Editor’s note: Eric Jackson’s column appears on Tuesdays.I had the tremendous privilege the other day to hear former Soviet President Mikhail Gorbachev speak at Guilford College on global leadership. Better yet, I even got to shake his hand and exchange a couple words with him at the reception preceding his lecture.

I will drop my suave, sophisticated exterior for just a moment to admit: this was a huge thrill for me.

I have the deepest respect for Gorbachev and, as I recalled during that recent evening, I like him too, and have ever since the mid-1980s. He manages to integrate an engaging personal style, real analytic ability, deep thoughtfulness, and great passion — a truly rare combination.

Gorbachev is a leader by his own definition: one who confronts reality, focuses on what actually faces him, rather than what he feels it ought to be, and acts, realistically and compassionately, on that reality. He is a leader as well in inspiring people with a vision of a world that is different and better than it is at a given moment. His leadership was instrumental in changing the world, and he continues to strive to bring changes for the better.

And, of course, the world recognizes his achievements and honors him for them.

Not so his own country, however.

When he attempted a comeback in the 1996 presidential election, Gorbachev was overwhelmingly rejected, polling only half a percent of the vote compared to roughly a third each garnered by Yeltsin and Zyuganov. Emotions toward him in Russia range from scorn to downright hatred. To some, he is the destroyer of a world superpower and respected empire. To others, he committed the unforgivable crime of weakness by striving for disarmament, withdrawing from Afghanistan, releasing the Soviet grip on Eastern Europe, and appeasing the evil empire, the USA.

I believe that this antagonism toward Gorbachev and his fall from power was essentially inevitable. In facing reality, admitting it and acting on it, he made his country face that reality and had to be sacrificed for doing it.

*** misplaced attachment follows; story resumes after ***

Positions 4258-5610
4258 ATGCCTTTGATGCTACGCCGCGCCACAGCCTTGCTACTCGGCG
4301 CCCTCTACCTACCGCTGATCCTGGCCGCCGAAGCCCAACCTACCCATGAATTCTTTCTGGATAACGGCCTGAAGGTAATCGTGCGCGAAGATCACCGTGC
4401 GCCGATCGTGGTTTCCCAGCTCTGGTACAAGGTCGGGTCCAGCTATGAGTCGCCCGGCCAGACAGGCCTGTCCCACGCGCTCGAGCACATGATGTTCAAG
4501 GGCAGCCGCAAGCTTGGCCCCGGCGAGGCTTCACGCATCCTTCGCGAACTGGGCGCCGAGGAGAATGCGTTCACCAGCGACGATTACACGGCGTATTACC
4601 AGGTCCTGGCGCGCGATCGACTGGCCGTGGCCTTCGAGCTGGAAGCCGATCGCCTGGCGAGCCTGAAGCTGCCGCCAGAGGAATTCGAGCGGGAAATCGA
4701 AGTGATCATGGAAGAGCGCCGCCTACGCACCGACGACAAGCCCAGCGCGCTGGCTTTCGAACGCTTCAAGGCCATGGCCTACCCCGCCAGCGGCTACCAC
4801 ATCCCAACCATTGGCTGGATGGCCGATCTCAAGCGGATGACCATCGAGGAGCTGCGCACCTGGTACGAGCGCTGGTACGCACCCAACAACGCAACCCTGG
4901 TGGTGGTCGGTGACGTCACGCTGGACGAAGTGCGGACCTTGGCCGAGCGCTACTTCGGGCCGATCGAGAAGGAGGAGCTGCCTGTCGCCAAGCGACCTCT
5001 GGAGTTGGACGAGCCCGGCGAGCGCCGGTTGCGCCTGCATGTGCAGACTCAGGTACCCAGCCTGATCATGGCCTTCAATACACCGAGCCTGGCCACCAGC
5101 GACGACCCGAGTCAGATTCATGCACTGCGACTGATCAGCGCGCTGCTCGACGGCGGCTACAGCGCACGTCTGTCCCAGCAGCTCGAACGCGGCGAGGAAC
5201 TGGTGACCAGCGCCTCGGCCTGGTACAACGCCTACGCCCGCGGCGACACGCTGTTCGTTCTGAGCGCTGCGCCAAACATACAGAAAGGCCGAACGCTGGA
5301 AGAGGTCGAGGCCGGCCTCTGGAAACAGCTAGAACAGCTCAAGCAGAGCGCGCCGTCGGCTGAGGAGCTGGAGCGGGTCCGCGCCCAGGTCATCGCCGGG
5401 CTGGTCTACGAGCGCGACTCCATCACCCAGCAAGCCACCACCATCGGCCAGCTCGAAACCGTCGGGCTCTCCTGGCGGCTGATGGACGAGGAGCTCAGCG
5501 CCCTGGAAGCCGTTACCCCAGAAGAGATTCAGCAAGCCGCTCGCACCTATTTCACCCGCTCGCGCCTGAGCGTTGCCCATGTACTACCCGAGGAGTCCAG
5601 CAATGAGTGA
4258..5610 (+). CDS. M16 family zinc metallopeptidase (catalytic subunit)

So what does this have to do with us?

While most of us in leadership roles, whether in business or any other realm, are probably not in a position to transform the global political landscape, we nevertheless face challenges that are similar in significant ways to those with which a world leader like Gorbachev contends. True leadership is about more than charisma or passion or strong beliefs. It is principally about facing reality with honesty, taking action with courage, and interpreting both the reality and the action for those you are trying to lead.

That courage part is not to be glossed over. You may not risk life and limb in most situations, but you certainly always risk rejection and the possibility that, in doing the right thing, in leading an organization to change in the face of a changing world, you will become the target for the fear and resentment that the change brings out.

This is, of course, a major reason why true leadership is uncommon. Leadership success and the measure of a leader’s importance require looking beyond the categories of popularity and personal success. This is obviously difficult for an individual to do, but even in our collective picture of leadership we strongly prefer to focus on the positive, to see good leadership as rewarded, even measured by the respect and enthusiasm of the followers.

It is wonderful when it comes out that way, but real leadership requires a broader vision of success.

Ideas? Suggestions? Contact Eric at eric@deepweave.com

Eric Jackson is the founder of DeepWeave. He has built his career pioneering software solutions to particularly large and difficult problems. In 2000, Eric co-founded Ibrix, Inc. He is the inventor of the Ibrix distributed file system, a parallel file storage system able to scale in size and performance to millions of terabytes.